Cell phone service in the Granite State is hit or miss, at best. And it’s not clear when it will get better with a state commission recently trying to slow down the expansion of faster service.
As the rest of the county is seeing the rollout of improved service in the form of faster 5G signals, New Hampshire seems to be trying to slow down the technology. The state’s 5G Commission issued a report calling for a slowed-down expansion, citing health concerns. This despite federal agencies deeming the technology safe.
David Juvet, with the New Hampshire Business and Industry Association, said the main problem with New Hampshire’s cell service is the fact that it is a rural state.
“A large part of the state is rural, and there’s often resistance to putting up cell phone towers in parts of the state that are rural, or connected to a state or national park,” Juvet said.
Rural or not, the lack of dependable cell service is holding back parts of the state. Jeffrey Hastings, with the Lakes Region Planning Commission, has complained to the New Hampshire Public Utilities Commission (PUC) about the poor service in the Lake Region, saying it is a safety hazard and an economy-killer.
“Poor quality or non-existent telecommunications services are jeopardizing the health and safety of our residents and are constraining economic development in New Hampshire’s Lakes Region,” Hastings said in a letter to the PUC.
The PUC does not regulate cell phone service in New Hampshire, and there is no state regulation of the internet. The telecommunications industry was deregulated back in the days of landlines in the Granite State.
The cell phone carriers operating in New Hampshire may not be telling the truth about their capabilities, according to the Federal Communications Commission. It recently investigated cell one coverage maps and found companies regularly overstate service capabilities. The investigation looked at six states, with Vermont being one of them. During the Vermont investigations, FCC field agents also traveled into New Hampshire and Massachusetts, and found the service seriously lacking.
“Through the investigation, staff discovered that the MF-II coverage maps submitted by Verizon, U.S. Cellular, and T-Mobile likely overstated each provider’s actual coverage and did not reflect on-the-ground performance in many instances,” the FCC report states. “Only 62.3 percent of staff drive tests achieved at least the minimum download speed predicted by the coverage maps—with U.S. Cellular achieving that speed in only 45 percent of such tests, T-Mobile in 63.2 percent of tests, and Verizon in 64.3 percent of tests.”
Juvet said there is a federal initiative to increase the cell service capabilities, but it is not clear how that’s helping New Hampshire yet. The 5G rollout is supposed to offer faster wireless internet download speeds, but Juvet said that would not solve all of the problems.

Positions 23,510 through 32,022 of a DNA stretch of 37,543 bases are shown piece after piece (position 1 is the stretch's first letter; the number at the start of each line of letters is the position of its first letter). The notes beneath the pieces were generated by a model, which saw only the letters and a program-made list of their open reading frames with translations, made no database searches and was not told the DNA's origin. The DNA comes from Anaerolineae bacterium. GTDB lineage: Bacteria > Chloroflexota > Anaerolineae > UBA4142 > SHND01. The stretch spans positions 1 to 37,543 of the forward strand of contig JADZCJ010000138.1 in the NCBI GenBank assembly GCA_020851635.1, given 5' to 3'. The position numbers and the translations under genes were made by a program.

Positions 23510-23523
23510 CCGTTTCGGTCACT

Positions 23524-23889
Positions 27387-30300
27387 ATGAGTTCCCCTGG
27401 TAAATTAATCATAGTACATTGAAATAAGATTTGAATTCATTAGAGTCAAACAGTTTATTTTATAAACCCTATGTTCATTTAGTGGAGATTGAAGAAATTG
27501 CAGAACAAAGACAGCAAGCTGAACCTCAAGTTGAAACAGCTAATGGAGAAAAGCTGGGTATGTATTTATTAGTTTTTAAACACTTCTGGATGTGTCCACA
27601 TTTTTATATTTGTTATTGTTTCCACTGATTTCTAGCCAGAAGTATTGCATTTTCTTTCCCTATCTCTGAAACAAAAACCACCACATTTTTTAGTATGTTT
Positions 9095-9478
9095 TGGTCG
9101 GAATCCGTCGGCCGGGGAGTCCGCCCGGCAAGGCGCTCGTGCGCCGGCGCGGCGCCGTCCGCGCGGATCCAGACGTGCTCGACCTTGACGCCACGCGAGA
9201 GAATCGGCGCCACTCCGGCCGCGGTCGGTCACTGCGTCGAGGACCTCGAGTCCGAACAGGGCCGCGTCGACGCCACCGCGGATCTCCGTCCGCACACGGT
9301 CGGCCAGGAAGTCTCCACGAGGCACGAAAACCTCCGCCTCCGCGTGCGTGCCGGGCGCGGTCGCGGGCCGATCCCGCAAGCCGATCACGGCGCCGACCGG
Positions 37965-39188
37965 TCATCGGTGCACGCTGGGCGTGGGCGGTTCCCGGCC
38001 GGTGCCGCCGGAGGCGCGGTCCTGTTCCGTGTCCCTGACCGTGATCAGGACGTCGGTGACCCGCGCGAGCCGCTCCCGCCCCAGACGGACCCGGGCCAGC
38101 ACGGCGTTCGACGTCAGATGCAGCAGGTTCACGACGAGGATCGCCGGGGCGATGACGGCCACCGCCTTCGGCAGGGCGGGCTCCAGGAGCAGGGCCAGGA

“5G is an improvement, but it’s not going to be a silver bullet,” he said.
5G signals can deliver up to 20 gigabits per second of data using small radio towers and can be placed on lampposts or other low, hanging objects.
Juvet has been critical of the 5G Commission report, citing claims that 5G radio frequencies will damage human DNA.
The commission issued a minority report from members critical of the process, saying the full commission ignored testimony from experts that 5G is safe.
“The consensus of the U.S. and international scientific community is that there are no known adverse health risks from the levels of RF energy emitted at the frequencies used by wireless devices (including cellphones) and facilities (including small cells). Some of those who presented to the NH 5G Commission have sought to sow confusion, but the facts demonstrate otherwise,” the minority report states.
The 5G Commission report was used by the city of Keene to also slow down the expansion of 5G there, though several applications for 5G service providers have been presented to city hall. Whatever happens with 5G, New Hampshire needs a better communications system, said state Sen. Jeb Bradley, R-Wolfeboro.
“We’re increasingly needing the ability to communicate from wherever we are,” he said.
Bradley is pushing for SB85, a bill to expand broadband internet access to rural parts of the state using a matching grant program to fund the coverage gaps. During the pandemic, New Hampshire residents have moved to telehealth appointments, remote learning for students, and work from home.
“It’s become increasingly clear that people in their everyday lives need good internet access to function,” he said.
Bradley isn’t sure what to make of the 5G Commission report.
“Some people have cited health risks of 5G. I know people have raised issues, but the technology is pretty impressive, too,” he said.